KEEN AS MUSTARD: Dijon mustard is actually made across the world, the name referring not to the origin but the process and ingredients. A visit to the Fallot Mustard Company is an interesting tangent as it has been producing Dijon mustard since 1840 and is the only artisanal producer of same in Burgundy. It’s located a pleasant five-minute walk from the town’s centre and tours are available of the museum and the production facility. There’s even a mustard bar where you can sample Moutarde de Bourgogne, with its magical ingredient of Burgundian wine. More: fallot.com.
STROLL AND SUP: The social scene of Beaune rev volves around Place Carnot, the picturesque main square. Mothers wheel their prams over the cobbles to rock their babies to sleep while children delight in the fairytale carousel and adults play games of giant noughts and crosses set up on the grass. The square’s perimeter offers purveyors of chocolate and cheese, such as Fromagerie Hess, where Alain Hess’s family has been making cheese for four generations; try Delice de Pommard, a triple cream cheese rolled in Fallot’s mustard seeds. There’s also a wine cellar under a glass floor, and an amazing deli of Burgundian artisanal delights. For your chocolate and confiserie fix, go no further than the specialty boutique of Alain Batt. For a Michelin-star gourmet meal, try Le Jardin des Remparts or Loiseau des Vignes; the latter offers a list of 70 wines by the glass. For more traditional Burgundian cooking, I recommend Ecrit’Vin in Place Carnot. More: fromageriehess.com; le-jardin-des-remparts.com; alainbatt.com; bernard-loiseau.com; ecritvin.fr.
DIFFERENT STROKES: Tempera Art Gallery, in Beaune’s centre, owes its name to the popular painting technique of the Middle Ages. The paintings and sculptures, many by local Burgundian masters, invite the viewer to daydream and travel into imagined worlds. The Dalineum, in an 18th-century mansion, is the inspiration of a passionate collector of all creations, Salvador Dali. There are more than 100 works on display, covering watercolours, drawings, gouaches and sculptures that capture Dali’s surrealism. There’s even the famous Bocca Sofa designed on the voluptuous lips of Mae West, as well as a great shop to fulfil those Dali fantasies. More: cotedor-tourisme.com; dalineum.com.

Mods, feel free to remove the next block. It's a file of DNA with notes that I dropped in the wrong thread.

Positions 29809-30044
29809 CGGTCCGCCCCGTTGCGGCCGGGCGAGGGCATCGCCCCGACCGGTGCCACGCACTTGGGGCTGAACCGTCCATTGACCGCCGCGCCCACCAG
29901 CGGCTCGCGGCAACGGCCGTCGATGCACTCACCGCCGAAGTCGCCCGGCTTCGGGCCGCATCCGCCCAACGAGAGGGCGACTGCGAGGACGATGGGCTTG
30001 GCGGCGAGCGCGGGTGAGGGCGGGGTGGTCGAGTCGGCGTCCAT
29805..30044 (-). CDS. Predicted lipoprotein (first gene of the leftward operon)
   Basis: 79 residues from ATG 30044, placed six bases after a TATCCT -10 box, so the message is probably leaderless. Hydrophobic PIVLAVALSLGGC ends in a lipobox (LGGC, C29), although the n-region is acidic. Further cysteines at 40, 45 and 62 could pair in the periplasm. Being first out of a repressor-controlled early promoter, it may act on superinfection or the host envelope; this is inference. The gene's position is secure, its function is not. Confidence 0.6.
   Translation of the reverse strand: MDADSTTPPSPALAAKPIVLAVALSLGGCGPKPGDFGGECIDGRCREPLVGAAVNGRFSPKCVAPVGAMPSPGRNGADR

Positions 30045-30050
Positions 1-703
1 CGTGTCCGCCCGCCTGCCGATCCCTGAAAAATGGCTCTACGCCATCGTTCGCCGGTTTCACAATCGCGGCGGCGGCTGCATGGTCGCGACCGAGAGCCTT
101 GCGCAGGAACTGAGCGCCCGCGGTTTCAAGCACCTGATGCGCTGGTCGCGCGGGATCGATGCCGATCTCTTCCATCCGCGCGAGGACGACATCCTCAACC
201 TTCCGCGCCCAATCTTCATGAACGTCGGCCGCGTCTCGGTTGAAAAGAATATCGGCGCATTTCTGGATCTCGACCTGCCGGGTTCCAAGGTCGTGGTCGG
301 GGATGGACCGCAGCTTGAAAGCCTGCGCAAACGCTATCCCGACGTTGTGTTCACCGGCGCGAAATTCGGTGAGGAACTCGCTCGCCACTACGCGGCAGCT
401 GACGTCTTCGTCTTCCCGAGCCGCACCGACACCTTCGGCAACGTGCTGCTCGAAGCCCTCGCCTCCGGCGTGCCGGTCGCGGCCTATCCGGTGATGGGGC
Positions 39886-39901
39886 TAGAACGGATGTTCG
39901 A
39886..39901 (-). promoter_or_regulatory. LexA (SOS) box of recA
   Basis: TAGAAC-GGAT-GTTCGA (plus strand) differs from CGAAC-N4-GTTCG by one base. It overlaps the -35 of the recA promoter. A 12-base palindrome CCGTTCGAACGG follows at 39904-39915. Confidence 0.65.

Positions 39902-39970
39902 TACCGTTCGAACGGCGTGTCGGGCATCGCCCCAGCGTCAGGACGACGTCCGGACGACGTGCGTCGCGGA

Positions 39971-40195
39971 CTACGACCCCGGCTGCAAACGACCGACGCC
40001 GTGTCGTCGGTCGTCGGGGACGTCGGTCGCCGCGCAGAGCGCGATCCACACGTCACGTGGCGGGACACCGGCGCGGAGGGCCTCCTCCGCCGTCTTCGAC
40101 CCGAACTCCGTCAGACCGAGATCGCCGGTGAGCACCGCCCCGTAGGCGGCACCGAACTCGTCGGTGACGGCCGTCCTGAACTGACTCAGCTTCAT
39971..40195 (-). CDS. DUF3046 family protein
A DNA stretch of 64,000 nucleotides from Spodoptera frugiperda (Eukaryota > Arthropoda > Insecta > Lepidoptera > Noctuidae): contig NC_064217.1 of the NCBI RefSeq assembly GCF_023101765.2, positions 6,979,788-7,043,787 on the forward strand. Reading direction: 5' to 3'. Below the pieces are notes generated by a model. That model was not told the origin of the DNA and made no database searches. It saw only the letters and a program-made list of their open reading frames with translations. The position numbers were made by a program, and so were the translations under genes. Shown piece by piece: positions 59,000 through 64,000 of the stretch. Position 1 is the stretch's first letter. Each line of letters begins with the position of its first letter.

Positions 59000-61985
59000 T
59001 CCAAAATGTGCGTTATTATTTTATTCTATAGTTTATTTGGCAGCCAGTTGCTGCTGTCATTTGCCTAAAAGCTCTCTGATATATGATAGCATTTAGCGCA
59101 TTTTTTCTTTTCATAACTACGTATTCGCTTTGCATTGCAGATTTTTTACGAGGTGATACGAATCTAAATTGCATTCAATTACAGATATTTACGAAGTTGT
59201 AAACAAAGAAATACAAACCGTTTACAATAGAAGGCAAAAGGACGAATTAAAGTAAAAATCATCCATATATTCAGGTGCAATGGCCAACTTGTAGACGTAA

PEACEFUL PROMENADES: A popular place for time out is at the Parc de la Bouzaize. The 5ha English-designed park ambles beside the Bouzaize River and cambers up to the adjoining vineyards. The river runs under the centre of Beaune providing humidity for the wine caves. Perhaps go for a romantic walk along its banks with a backpack of wine and cheese or take a row in a hire boat. For children, there’s a carousel to ride, ducks and geese to feed, squabbling moorhens to be entertained by, and a petting zoo to explore. BETWEEN THE SHEETS: Nothing is too far from Beaune’s social epicentre, with accommodation to suit all desires, including quirky gites and gypsy caravans. As a few fine examples, Hotel Athanor, built within a 16th-century convent, blends rusticity and modernity. The grand whitewashed Najeti Hotel de la Poste, a former coach house, is Beaune’s oldest hotel and offers a classical feel of toile fabrics and antiques while meeting modern expectations. A member of the Small Luxury Hotels of the World, the family-owned Le Cep, pictured, is an enchanting fusion of private mansions, courtyards and a Michelin-starred restaurant. More: poste.najeti.fr; slh.com; hotel-athanor.com; beaune-tourism.com/accommodation. • au.france.fr